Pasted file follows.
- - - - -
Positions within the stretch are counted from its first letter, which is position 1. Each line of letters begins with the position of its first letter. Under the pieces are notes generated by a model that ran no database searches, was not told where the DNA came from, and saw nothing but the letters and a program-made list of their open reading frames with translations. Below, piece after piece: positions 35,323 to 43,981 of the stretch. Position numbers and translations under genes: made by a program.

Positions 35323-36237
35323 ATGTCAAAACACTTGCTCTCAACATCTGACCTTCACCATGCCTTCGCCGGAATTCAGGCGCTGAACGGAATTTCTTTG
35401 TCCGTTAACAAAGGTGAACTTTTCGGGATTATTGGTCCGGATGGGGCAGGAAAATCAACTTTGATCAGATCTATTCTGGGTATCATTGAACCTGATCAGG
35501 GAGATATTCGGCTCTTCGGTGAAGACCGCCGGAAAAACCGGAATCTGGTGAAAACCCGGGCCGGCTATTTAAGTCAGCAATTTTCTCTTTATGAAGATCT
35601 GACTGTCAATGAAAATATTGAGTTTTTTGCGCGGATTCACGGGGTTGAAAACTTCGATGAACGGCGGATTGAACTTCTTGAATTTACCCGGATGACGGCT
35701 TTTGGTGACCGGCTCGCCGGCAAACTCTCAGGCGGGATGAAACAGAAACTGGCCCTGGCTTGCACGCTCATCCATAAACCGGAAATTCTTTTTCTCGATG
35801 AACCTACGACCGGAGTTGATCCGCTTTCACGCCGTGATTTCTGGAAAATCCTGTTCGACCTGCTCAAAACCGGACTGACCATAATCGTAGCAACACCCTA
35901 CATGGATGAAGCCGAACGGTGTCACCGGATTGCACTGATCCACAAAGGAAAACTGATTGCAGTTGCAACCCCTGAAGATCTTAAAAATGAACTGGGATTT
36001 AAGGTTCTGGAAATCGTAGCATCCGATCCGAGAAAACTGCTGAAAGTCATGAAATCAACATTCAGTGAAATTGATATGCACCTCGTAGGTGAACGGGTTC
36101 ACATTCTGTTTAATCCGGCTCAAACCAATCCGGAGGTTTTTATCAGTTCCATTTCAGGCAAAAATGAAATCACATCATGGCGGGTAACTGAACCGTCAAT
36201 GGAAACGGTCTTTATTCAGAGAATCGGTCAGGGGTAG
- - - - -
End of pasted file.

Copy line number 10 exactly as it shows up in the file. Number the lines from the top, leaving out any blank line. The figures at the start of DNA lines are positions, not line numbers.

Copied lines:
36001 AAGGTTCTGGAAATCGTAGCATCCGATCCGAGAAAACTGCTGAAAGTCATGAAATCAACATTCAGTGAAATTGATATGCACCTCGTAGGTGAACGGGTTC